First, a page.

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Turkish investment more likely if Cyprus re-united

21 April 2013

Turkish daily ‘Zaman’ reports that a prominent European Parliament lawmaker remonstrated with South Cyprus’ bailout creditors last Wednesday because they failed to insist on the reunification of Cyprus; a development he says that could create growth through stronger business ties with neighbouring Turkey.

Co-president of the European Greens–European Free Alliance, Daniel Cohn-Bendit, said a sustainable economic recovery for Cyprus could only be achieved through closer ties with the region’s biggest and most dynamic economy, Turkey.

South Cyprus faces years of economic hardship after a protracted crisis that has seen it become the fifth European Union country that uses the euro to accept financial assistance from international creditors. They estimate that the country’s economy will contract an enormous 13 % over the next two years, in marked contrast to the International Monetary Fund’s predictions for Turkey. On Tuesday, the IMF said Turkey would likely grow 3.4 % this year and 3.7 % next.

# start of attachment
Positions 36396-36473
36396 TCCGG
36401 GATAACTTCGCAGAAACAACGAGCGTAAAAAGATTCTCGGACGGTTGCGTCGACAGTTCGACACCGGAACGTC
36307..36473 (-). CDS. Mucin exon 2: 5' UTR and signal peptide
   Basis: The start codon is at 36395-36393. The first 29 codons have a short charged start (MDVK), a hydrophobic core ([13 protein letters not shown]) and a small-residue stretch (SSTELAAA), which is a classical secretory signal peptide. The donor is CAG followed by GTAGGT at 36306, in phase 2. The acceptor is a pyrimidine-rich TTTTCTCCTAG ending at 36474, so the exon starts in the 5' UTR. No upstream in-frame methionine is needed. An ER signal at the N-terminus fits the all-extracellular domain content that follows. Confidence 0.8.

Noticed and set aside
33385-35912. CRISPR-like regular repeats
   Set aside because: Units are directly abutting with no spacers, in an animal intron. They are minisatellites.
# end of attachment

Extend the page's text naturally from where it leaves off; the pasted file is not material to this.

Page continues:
“Turkish investors will only invest in Cyprus when there’s a reunification,” said Cohn-Bendit. “The business model must come through reunification; a reunification within the European Union.”

He said Turkey, whose long-running talks for possible EU membership have made little progress in years, would have a much greater incentive to work with a reunified Cyprus. The country joined the EU in 2004 and the monetary union four years later, but only South Cyprus benefits from EU membership

Cyprus was split into an internationally recognized Greek-speaking south and a breakaway Turkish-speaking north in 1974 when Turkey intervened in the island after a coup by supporters of union with Greece. Turkish Cypriots declared an independent northern state in 1983, which is only recognized by Turkey, which maintains 35,000 troops there.

The last UN-brokered attempt to reunify the island, which began in 2008, has stalled. Cyprus came closest to a peace deal in 2004, when a UN-drafted agreement was approved by Turkish Cypriots. But the agreement was rejected by Greek Cypriots, who considered it weighted against them.

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